Monday, February 21, 2005
But it is an interesting speculation. Remember, Scott Ritter was right about Iraq's WMD. But would he be right about this? The excerpt below the fold suggest that the President has already approved strikes against Iran's nuclear facilities, as early as this summer. The motivation, supposedly argues Ritter, is the neocons' desire to trigger a "chain of events" which will facilitate regime change. Also remember, the neocons were wrong about post-war Iraq. But would they be wrong about that?
I think that the assumption that an American strike on Iran would set off a chain of events is accurate. But where such a chain would lead seems an enormous gamble. Much more so than Iraq. I'm highly skeptical, but if you'd asked me if we would have invaded Iraq before the WMD inspectors were allowed to finish their job, I'd have been skeptical too, and look how wrong I was about that.
I am treating this as hearsay unless it gets verified. Sy Hersh is a better source, and he has also been hinting about Iran and Syria. I think that major developments in Bush's second term are likely, but what form they will take is uncertain. However, the discussion we shoudl be having about what the consequences of an Iran attack is one we should be having more vigorously, given how Iraq's post-war planning has turned out.
Scott Ritter, appearing with journalist Dahr Jamail yesterday in Washington State, dropped two shocking bombshells in a talk delivered to a packed house in Olympia's Capitol Theater. The ex-Marine turned UNSCOM weapons inspector said that George W. Bush has "signed off" on plans to bomb Iran in June 2005, and claimed the U.S. manipulated the results of the recent Jan. 30 elections in Iraq.
The principal theme of Scott Ritter's talk was Americans' duty to protect the U.S. Constitution by taking action to bring an end to the illegal war in Iraq. But in passing, the former UNSCOM weapons inspector stunned his listeners with two pronouncements. Ritter said plans for a June attack on Iran have been submitted to President George W. Bush, and that the president has approved them.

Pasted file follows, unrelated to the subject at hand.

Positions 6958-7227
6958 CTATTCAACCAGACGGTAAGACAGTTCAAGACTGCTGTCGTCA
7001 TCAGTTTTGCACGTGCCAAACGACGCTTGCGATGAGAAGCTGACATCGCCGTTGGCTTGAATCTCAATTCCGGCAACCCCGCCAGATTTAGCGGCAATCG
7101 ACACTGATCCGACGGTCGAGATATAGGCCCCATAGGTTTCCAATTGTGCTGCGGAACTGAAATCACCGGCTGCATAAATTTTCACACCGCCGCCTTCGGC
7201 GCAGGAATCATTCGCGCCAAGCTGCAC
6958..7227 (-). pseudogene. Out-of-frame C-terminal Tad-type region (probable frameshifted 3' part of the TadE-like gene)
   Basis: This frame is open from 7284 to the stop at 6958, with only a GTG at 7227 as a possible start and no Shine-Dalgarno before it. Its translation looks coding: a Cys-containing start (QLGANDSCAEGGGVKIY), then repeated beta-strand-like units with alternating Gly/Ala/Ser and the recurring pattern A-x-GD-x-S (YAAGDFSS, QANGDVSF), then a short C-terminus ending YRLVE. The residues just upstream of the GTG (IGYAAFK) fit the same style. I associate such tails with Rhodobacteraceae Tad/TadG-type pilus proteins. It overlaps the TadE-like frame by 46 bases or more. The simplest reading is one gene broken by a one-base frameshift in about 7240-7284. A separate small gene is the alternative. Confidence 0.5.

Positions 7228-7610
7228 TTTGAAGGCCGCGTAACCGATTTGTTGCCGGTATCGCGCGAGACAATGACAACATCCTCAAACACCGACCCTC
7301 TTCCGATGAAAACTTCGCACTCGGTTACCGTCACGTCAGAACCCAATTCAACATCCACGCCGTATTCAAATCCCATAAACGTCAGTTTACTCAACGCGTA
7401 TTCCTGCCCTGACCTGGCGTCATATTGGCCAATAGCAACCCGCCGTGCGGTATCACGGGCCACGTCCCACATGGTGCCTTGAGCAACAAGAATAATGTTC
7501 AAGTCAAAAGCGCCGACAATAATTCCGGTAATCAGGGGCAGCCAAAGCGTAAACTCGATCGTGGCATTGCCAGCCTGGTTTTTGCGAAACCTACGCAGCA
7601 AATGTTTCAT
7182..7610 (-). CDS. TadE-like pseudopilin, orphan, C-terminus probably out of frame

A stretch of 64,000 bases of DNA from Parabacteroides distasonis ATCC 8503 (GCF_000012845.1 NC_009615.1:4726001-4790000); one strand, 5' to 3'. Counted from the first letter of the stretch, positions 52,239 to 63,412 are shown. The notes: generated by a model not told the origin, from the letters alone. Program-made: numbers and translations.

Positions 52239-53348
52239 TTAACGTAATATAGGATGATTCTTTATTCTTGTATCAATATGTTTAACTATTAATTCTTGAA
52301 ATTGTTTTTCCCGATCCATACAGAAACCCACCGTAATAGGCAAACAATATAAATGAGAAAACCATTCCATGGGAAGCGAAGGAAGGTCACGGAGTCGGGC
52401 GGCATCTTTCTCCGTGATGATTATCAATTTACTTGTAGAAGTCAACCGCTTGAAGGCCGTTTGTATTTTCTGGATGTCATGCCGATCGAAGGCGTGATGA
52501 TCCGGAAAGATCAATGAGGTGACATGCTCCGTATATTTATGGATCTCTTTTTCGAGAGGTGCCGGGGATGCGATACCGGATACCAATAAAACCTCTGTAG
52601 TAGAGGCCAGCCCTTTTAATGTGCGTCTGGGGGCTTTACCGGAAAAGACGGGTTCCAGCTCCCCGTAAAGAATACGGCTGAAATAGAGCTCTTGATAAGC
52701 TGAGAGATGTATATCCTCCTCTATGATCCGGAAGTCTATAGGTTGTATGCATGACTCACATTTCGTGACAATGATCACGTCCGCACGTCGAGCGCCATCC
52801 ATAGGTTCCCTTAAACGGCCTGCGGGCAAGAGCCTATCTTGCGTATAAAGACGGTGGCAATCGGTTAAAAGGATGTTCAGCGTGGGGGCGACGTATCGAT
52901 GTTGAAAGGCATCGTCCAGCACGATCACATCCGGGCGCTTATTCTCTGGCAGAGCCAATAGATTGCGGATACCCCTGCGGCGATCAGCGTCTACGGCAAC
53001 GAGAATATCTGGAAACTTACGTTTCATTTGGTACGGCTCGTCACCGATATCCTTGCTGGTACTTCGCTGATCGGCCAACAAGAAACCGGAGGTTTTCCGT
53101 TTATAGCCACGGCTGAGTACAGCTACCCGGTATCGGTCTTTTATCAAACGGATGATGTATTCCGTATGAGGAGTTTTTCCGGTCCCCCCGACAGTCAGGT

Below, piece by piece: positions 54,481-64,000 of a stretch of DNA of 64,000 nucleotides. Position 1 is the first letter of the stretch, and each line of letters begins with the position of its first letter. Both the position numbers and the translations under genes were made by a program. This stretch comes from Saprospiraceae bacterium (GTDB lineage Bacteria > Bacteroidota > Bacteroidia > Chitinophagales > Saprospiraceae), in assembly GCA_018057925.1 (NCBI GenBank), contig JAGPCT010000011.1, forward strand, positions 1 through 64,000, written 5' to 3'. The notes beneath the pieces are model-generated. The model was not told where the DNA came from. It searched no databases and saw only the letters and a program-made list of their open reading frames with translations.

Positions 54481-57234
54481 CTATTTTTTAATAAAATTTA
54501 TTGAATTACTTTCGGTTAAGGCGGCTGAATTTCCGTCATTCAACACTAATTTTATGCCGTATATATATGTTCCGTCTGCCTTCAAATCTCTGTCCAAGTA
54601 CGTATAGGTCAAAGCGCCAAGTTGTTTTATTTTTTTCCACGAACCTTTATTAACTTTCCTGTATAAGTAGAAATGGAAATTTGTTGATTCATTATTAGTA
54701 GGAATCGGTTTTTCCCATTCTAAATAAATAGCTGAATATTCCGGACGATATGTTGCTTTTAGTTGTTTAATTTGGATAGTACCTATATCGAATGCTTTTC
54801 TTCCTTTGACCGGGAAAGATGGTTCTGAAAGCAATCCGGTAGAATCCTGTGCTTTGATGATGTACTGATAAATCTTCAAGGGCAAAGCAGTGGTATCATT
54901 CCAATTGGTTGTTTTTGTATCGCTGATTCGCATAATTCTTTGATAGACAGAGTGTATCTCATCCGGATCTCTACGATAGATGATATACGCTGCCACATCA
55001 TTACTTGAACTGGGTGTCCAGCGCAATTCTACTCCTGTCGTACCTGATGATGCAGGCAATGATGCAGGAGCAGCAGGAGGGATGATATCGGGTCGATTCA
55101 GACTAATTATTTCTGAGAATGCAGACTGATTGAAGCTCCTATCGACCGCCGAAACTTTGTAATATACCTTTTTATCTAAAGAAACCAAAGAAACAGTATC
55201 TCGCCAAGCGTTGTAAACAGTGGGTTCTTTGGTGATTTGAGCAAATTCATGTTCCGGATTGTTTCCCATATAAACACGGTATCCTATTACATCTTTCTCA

On Iran, Ritter said that President George W. Bush has received and signed off on orders for an aerial attack on Iran planned for June 2005. Its purported goal is the destruction of Iran's alleged program to develop nuclear weapons, but Ritter said neoconservatives in the administration also expected that the attack would set in motion a chain of events leading to regime change in the oil-rich nation of 70 million -- a possibility Ritter regards with the greatest skepticism.
I don't think its prudent to discuss the other point Ritter alleges, that teh outcome of the Iraqi elections were manipulated to give the United Iraqi Alliance less than 50% of the vote. It is kind of a moot issue. Lets focus on the Iran angle.
My take is that the US is engaging in psychological warfare to scare Iran to negotiate, but won't actually pull the trigger.
Let's hope it's bluster. The neocon's track record on predicting "chains of events" is not very good.
The other thing is that there are virtually zero signals that such an attack is in the works ... no reports of activity at Azerbaijani airfields, for instance.
true, but couldnt stealth bombers be launched from the Great Plains and make a bombing run with mid-air refueling?
You had that military analysis link a while back, prak, of how an attack could conceivably be done, but I couldnt remember where... that might shed some light on what signs to look for.
Couldn't the US just strike from Diego Garcia which is much nearer and easier?
In either case I think it is imperative that Iran not be allowed to develop nuclear weapons, and that those weapons they might have be destroyed.
The US has got to track down all the nefarious contacts made by the criminal A.Q. Khan and his network, and eliminate or render inoperable any nuclear facilities they helped setup.
Obama 2008 - I want my country back
Nation-Building was founded by Aziz Poonawalla in August 2002 under the name Dean Nation. Dean Nation was the very first weblog devoted to a presidential candidate, Howard Dean, and became the vanguard of the Dean netroot phenomenon, raising over $40,000 for the Dean campaign, pioneering the use of Meetup, and enjoying the attention of the campaign itself, with Joe Trippi a regular reader (and sometime commentor). Howard Dean himself even left a comment once. Dean Nation was a group weblog effort and counts among its alumni many of the progressive blogsphere's leading talent including Jerome Armstrong, Matthew Yglesias, and Ezra Klein. After the election in 2004, the blog refocused onto the theme of "purple politics", formally changing its name to Nation-Building in June 2006. The primary focus of the blog is on articulating purple-state policy at home and pragmatic liberal interventionism abroad.